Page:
I was starting to miss some foods, too: lentils, chickpeas, and my recent favourite, quinoa (a grain from South America), as well as rice, porridge and pasta, were all off the menu, since they are not produced here. These are important components of our diet, and not being able to have them made me question, not for the first time, the health benefits of being a locavore. On the upside, though, I had saved money. Without fail, all the UAE-grown produce was cheaper than its imported counterparts (bar the organic varieties). And it seemed considerably fresher, lasting a good few days longer than the vegetables I usually buy.
So becoming a locavore may be doable. But is it necessary? In order for it to benefit your health, says Laura Newton, a nutritional therapist based in the UAE, the solution is to pick and choose. "We live in an area that is essentially a desert," she says, "so you make the most of what you can get here and then choose the rest from elsewhere." Using this as a rule, she always tries to buy local vegetables. "I'll buy local cucumbers as opposed to cucumbers from Holland," she says. "I'll try and buy local lettuce, local broccoli, local or at least Arabian potatoes. I'll always try and go for vegetables that have been grown in the Middle East somewhere." She cites both her health and the environment as reasons. "The less your food has travelled," she says, "the more intact the vitamins and minerals will be. The way that food is transported, it's usually either deeply refrigerated or frozen and packed in a way that really starts to damage these delicate vitamins and enzymes."
It is, though, a balancing act. "Sometimes you've just got to buy stuff that comes from abroad," she says. "Even if you do take a very hard line, there will still be stuff in your kitchen that's from goodness knows where and has flown however many miles." When it comes to the rest of her diet, Newman is more concerned about the farming and rearing methods than its provenance. "I would always try to buy local as much as possible," she says, "but if I don't know how it is farmed, then I'd be tempted to pay for stuff that has come from abroad."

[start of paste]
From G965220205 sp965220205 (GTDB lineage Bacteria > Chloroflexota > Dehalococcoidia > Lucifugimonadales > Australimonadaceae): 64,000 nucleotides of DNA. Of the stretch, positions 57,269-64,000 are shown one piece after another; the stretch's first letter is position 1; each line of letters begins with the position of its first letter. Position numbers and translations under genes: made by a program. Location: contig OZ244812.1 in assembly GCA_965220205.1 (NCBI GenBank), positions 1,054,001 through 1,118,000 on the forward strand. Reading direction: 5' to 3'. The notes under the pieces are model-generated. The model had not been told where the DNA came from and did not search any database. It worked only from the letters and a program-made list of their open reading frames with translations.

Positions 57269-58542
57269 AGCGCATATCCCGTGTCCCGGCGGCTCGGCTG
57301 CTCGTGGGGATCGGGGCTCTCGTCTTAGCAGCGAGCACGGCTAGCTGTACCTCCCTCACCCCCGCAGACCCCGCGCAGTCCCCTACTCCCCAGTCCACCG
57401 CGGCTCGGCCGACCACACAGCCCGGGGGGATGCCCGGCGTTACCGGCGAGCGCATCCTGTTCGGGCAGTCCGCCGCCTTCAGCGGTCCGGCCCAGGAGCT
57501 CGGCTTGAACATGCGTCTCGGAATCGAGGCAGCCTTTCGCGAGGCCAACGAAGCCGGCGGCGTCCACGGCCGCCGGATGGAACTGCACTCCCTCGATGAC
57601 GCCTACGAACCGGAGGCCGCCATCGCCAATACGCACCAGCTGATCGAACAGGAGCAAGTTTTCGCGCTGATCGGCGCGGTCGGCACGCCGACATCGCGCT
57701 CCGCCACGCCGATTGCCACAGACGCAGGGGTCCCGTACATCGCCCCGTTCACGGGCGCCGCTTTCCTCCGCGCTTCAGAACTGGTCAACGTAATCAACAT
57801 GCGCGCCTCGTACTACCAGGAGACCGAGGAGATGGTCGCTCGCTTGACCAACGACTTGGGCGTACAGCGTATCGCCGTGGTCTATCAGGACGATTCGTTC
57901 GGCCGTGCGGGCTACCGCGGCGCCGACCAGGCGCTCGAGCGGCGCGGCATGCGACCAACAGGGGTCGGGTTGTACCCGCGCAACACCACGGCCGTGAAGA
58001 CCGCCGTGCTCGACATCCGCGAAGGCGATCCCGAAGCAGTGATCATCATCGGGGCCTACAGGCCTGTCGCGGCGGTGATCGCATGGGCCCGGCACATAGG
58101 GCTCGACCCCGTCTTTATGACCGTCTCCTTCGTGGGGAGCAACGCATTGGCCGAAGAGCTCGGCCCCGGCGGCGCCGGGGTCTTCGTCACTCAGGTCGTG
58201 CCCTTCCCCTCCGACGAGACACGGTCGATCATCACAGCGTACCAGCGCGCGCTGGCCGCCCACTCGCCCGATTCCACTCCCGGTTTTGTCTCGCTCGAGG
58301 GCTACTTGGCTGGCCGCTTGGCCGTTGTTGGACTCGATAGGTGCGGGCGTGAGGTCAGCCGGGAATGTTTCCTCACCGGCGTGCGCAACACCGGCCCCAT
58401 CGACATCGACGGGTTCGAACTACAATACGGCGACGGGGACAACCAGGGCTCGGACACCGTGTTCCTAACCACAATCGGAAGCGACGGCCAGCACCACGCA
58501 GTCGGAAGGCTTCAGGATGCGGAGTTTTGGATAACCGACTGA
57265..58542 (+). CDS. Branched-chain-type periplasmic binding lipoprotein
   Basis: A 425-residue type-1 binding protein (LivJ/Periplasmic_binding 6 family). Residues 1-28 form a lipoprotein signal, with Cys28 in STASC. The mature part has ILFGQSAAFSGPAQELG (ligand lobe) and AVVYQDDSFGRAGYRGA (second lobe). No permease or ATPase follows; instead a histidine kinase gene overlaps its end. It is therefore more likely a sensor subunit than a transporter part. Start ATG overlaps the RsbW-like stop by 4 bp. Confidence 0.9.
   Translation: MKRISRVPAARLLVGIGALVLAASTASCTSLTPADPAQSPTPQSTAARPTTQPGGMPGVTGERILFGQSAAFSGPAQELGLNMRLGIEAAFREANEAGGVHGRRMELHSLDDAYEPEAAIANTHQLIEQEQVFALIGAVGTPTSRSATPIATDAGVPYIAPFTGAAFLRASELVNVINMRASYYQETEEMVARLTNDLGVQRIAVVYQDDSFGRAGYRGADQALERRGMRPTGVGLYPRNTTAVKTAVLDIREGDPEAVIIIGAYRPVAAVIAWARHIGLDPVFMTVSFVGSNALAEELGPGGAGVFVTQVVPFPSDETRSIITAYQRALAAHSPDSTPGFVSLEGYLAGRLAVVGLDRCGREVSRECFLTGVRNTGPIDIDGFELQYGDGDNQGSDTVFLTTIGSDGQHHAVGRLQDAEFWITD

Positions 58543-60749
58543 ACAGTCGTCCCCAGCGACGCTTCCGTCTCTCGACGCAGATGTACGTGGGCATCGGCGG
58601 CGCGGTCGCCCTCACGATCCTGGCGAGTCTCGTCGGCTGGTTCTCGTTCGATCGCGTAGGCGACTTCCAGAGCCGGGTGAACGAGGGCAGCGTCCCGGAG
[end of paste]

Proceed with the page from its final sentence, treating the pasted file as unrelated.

Newman buys French eggs, since she finds the free-range organic varieties hard to find in the UAE, and although a vegetarian, feels particularly strongly about meat. "If I'm buying it for other people, I would always try and buy organic, because anything they've fed the animal, you are then going to be eating in concentrated amounts." At present, though, there is little organic meat from the UAE.
For UAE residents who may be thinking of adopting a locavore diet for environmental reasons, relying solely on locally produced food can be an empty gesture, says Nils el Accad, the owner of The Organic Foods and Cafe. The business has two stores in Dubai and stocks locally grown organic vegetables including cucumbers, tomatoes, onions and aubergines. "You can grow organically and still produce a lot of carbon," he says. "Buying local for the sake of reducing your carbon footprint is not necessarily correct if you're using desalinated water, you're not composting, and you're not irrigating below the surface." He would even go so far as to say that the broccoli the store imports from a biodynamic farm in Egypt (a two-and-a-half-hour flight away) has less of an environmental impact than some of the food produced here. "The numbers are scary when you use desalinated water," he explains.
So what did I learn from my experience? Firstly, that the UAE produces a lot more food than I thought. And secondly, that being a locavore in the strict sense isn't necessarily beneficial for your health or the environment. So is it just a fad? Newton thinks not. "I think it will stand the test of time," she says, "because it's the only logical and sustainable way forward. The way we trade as a global economy and the way we produce food and consume it is completely inefficient. We've got loads of it and then we've got people who are starving. And we've got people who are incredibly sick because of the way they're eating and choosing to live their lives."
Ideally, she says, at least 60 to 70 per cent of our diet should be locally sourced, if possible. "But ultimately, it's about making the best choices that are available to you," she says. "If everyone did that, it would be enough."